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Spy Dance Mass Market Paperback – November 1, 2001
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Topol has the potential to write a good spy novel. He's really good at taking different threads of events and weaving them into a satisfying conclusion. He can develop a good hero and heroine, and integrate the different and contradictory perspectives of the characters to get the reader into the overall plot.
However, one of his techniques is to use character dialogue as a way to inform the reader on the background context of the story. This can be a cool way to subtly use characters to aid in the overall narrative. Topol, doesn't really pull it off, though. Some of the dialogue exchanges are so cheezed you can't help but roll your eyes.
Also, the political context he tries to develop is really two-dimensional. He ought to have a good researcher for his next book in order to help get the political flavor more full. His presentation of Middle Eastern politics were really flat and at times outright preposterous. He needs to do better research on the different theological schools and their influence on Saudi politics, and how much influence different countries are really able to have on partisans. Who sympathizes with whom, and all that. I got the sense that he had written the bulk of this novel years ago. It seemed really out of date in its attempts to present a plausible political struggle.
Likewise, his villains were flat and boring. "Madame Blanc" was hilariously goony. It was almost like a parody of Clancy, after a while. Topol's badguys are SO obviously bad that it takes away from the overall tension after a while.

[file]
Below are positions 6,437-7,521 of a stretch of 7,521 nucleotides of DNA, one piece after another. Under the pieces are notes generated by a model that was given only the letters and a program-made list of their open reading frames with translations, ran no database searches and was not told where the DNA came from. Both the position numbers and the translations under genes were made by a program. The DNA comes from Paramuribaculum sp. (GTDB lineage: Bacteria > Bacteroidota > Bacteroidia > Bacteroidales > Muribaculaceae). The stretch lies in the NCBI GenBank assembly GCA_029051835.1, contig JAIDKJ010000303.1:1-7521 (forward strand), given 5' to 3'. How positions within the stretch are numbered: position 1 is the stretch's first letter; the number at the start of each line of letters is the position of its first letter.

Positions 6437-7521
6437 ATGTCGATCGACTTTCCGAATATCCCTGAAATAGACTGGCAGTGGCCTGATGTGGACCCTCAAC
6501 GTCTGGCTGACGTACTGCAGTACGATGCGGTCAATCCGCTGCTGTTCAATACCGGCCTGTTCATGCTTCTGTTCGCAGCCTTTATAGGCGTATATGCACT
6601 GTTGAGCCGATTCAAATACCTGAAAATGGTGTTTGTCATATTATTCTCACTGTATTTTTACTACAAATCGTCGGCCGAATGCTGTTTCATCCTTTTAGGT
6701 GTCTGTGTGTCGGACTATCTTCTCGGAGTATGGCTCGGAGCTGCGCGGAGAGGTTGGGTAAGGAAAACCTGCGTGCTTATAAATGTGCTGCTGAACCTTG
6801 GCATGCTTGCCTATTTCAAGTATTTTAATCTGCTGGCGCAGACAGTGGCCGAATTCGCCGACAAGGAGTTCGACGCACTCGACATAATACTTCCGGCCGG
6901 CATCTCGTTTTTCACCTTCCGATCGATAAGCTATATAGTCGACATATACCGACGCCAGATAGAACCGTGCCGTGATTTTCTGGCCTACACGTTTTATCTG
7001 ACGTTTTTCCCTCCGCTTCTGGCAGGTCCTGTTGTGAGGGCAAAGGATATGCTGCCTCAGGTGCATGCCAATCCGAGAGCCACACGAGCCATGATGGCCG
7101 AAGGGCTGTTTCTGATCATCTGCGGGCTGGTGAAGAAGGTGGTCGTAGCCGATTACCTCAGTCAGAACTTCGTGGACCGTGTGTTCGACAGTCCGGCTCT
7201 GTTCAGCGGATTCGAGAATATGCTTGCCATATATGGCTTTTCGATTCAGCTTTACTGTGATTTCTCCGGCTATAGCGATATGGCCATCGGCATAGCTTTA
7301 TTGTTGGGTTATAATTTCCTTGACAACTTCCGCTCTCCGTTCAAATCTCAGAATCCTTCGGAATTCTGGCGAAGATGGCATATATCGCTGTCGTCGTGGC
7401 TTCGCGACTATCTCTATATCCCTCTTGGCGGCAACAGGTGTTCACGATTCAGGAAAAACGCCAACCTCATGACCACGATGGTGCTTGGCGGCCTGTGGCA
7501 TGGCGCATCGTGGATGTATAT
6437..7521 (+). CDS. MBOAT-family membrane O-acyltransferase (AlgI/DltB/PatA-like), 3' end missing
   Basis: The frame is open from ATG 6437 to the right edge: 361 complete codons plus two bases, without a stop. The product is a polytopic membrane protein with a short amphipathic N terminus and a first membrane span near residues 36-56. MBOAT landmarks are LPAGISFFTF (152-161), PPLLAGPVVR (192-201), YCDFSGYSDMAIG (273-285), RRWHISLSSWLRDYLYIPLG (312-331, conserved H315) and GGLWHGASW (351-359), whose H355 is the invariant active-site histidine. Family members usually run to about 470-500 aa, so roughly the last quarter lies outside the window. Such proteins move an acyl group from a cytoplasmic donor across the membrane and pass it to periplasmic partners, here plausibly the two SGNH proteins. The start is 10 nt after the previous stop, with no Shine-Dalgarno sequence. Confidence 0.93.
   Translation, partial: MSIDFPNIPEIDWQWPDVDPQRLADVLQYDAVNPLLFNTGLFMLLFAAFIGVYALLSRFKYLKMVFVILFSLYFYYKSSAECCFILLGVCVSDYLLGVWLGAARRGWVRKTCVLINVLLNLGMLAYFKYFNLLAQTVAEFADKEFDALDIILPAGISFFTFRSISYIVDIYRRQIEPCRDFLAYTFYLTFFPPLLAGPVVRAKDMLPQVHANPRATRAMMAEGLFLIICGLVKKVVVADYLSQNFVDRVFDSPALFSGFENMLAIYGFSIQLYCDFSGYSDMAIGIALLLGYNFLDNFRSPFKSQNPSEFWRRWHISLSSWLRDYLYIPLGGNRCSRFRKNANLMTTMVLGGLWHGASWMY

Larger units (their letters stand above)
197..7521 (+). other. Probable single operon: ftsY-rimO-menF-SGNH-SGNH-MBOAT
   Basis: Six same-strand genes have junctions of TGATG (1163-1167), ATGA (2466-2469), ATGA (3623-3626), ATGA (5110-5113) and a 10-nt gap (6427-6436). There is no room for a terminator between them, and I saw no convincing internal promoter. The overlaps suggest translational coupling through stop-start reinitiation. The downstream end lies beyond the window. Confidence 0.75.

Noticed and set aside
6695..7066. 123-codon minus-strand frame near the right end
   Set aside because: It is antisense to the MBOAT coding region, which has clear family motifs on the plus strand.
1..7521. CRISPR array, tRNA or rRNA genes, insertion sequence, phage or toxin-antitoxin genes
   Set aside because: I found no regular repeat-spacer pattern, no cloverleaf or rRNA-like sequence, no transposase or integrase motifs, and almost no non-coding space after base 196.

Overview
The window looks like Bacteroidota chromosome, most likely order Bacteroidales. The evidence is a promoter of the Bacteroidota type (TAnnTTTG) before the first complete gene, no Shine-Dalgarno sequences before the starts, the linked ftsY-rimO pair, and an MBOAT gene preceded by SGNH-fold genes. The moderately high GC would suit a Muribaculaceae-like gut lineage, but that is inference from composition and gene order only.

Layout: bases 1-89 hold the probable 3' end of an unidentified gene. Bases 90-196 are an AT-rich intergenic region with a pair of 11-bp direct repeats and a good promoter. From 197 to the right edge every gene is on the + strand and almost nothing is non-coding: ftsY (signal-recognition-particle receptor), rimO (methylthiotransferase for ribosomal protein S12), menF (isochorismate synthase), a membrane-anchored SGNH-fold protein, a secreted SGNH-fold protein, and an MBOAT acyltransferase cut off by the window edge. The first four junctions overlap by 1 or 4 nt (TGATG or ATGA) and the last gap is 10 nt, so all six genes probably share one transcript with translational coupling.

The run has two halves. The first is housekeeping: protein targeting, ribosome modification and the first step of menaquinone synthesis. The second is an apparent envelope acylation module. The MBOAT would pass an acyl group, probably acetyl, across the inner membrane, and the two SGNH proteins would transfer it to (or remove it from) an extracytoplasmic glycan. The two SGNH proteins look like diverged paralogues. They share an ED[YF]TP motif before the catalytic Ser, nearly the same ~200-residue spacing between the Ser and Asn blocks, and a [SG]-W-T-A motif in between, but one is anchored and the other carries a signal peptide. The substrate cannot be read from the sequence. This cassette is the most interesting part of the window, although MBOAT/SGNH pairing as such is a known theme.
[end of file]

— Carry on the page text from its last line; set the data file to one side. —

All in all, with better research and editing oversight Topol ought to be able to write a good spy novel. He's really good at integrating a lot of competing interests into a complex smorgasborg. If he could match the machinations of the plot with a more plausible and interesting premise, his next book will also be appreciated on the next flight.
later? Because you can't invent a president, as the author does, without dating him after the incumbent, and that has to be 2005 at least. Do the math. Then ask yourself the probable minimum age for a station chief in Teheran in the midst of a crisis. Is it probable that Greg/David was less than 35. Give him that age or even a bit less and 26 years later he has to be 61 or close to it. It's impossible to believe that. Furthermore, I have no problem believing that Greg/David knew Farsi and Arabic, but
both Hebrew and Russian as well. It would be interesting to know how he got himself established in Russia, or was it the Soviet Union. Then, too, why does the Mossad pick him up for the Kouresh murder? On the other hand, why quibble with a book that keeps one turning pages. Oh! As for twofor, I had in mind the Mossad woman who is at first suspicious and then works with him.
hero of this story is Greg Nielsen. He is a former CIA agent who
escapes after being set up and assaulting a general. He assumes a
new identity and starts a mew life in Israel. His past catches
up with him and he is blackmailed into taking part in a huge conspiracy to depose House of Saud in Saudi Arabia.He is roped
in by several villains in this story namely Madame Blanc and General Chambers. He fights the forces of evil with a Mossad agent named Sagit and his step daughter Daphna. There is nonstop
action in this story. The plot is excellent. Greg Nielsen is in for a battle trying to stop the conspiracy from taking place. This is an exciting book that you will find difficult to put down
Read this book. You will not be dissapointed.
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Former Teheran CIA station chief Greg Nielsen is forced to go underground and...Read more